Hops, generally used to add flavour to beer, refers to the flowers of the hops plant, Humulus lupulus.
Using a binge-drinking mouse model, the researchers from Friedrich Schiller University Jena in Germany aimed to determine whether hops in beer is involved in the less damaging effects of acute beer consumption on the liver in comparison with ethanol.
Over the short-term, “our data suggest that hops content in beer is at least in part responsible for the less damaging effects of beer on the liver,” Live Science quoted the researchers as saying.
The new findings may help explain why some earlier studies in people suggested that drinking hard liquor is more strongly associated with death from liver disease than drinking beer, the researchers said.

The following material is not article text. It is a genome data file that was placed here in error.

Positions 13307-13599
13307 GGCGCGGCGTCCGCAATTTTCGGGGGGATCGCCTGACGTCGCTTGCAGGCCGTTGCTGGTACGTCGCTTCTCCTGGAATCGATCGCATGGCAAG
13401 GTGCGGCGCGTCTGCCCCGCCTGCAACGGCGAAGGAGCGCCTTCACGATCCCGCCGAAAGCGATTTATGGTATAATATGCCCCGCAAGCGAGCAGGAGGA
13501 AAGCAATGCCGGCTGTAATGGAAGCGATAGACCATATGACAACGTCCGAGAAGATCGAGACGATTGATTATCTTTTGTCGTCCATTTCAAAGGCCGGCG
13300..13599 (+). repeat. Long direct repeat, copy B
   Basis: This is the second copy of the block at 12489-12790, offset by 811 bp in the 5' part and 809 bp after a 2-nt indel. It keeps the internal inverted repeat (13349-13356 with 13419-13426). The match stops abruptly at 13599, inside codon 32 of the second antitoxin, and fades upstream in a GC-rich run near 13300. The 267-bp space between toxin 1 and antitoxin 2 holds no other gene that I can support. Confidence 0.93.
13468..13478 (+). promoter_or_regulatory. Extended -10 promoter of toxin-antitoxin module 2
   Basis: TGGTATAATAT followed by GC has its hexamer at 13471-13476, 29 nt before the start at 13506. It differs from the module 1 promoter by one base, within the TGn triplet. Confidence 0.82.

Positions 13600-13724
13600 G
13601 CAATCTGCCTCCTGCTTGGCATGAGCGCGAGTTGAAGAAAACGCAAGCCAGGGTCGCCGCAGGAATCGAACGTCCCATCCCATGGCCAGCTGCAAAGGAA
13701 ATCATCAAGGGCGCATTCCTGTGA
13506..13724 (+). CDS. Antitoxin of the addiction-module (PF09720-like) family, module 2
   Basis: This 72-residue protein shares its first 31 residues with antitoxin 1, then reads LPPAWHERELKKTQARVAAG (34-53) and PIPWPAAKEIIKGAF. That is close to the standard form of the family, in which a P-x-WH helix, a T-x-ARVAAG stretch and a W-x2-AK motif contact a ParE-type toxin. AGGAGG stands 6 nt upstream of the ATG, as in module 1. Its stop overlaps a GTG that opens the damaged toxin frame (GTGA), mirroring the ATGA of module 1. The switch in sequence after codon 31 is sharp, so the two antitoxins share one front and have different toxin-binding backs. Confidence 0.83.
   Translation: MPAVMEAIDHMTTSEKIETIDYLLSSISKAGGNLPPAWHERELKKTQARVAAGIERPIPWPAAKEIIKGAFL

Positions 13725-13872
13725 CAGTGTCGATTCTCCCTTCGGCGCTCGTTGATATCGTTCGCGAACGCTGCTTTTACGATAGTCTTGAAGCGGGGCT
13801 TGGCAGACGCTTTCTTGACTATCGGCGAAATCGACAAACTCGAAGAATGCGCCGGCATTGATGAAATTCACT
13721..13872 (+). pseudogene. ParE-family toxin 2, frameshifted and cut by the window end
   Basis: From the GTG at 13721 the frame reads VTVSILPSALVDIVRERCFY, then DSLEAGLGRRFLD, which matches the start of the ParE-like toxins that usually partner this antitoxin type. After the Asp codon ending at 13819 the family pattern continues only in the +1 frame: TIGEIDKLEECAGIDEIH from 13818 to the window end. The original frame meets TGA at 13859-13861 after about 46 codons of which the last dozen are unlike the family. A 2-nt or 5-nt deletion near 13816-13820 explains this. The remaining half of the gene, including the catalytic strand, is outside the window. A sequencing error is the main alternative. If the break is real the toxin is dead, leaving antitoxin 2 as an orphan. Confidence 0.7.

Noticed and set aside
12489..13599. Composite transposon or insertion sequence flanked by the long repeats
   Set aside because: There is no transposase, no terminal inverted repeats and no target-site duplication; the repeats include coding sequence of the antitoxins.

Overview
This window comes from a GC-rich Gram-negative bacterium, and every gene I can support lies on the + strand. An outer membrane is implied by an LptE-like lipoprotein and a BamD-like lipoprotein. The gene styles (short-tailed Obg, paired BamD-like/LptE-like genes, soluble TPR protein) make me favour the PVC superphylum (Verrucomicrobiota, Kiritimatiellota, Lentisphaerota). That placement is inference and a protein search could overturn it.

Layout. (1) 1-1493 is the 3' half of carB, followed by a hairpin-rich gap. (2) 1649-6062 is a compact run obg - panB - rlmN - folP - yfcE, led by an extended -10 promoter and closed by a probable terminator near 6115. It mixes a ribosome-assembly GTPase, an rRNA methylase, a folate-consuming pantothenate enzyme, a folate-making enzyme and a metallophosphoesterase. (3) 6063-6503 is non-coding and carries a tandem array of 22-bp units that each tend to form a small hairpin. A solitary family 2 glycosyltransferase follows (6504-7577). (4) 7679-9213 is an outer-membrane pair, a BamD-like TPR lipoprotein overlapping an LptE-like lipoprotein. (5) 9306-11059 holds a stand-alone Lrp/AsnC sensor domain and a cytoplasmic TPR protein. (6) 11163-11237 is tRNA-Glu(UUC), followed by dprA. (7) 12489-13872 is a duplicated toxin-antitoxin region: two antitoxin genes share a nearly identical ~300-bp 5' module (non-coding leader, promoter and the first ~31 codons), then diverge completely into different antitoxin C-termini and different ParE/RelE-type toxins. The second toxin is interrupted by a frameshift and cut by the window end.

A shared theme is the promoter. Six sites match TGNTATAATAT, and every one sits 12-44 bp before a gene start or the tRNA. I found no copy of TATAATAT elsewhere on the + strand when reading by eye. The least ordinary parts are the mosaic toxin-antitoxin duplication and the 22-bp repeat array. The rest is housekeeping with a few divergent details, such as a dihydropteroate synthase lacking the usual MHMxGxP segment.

In the study, female mice were fed beer with hops, a special beer without hops, or plain ethanol (alcohol).
Examination after 12 hours showed that the mice that consumed the beer with hops showed less build-up of fat in their livers than the mice that were given ethanol.
In contrast, the mice that ingested beer without hops had about the same level of fat build-up in their livers as the mice that were fed ethanol, the study, published online in the journal Alcohol and Alcoholism, showed.
The new study also suggested that hops may lower the formation of compounds called reactive oxygen species, which are highly reactive and can cause damage to cells in the liver, Live Science reported.
Whether the same effects would be found in people, and if these effects would last for long periods can be explored in future studies, the researchers said.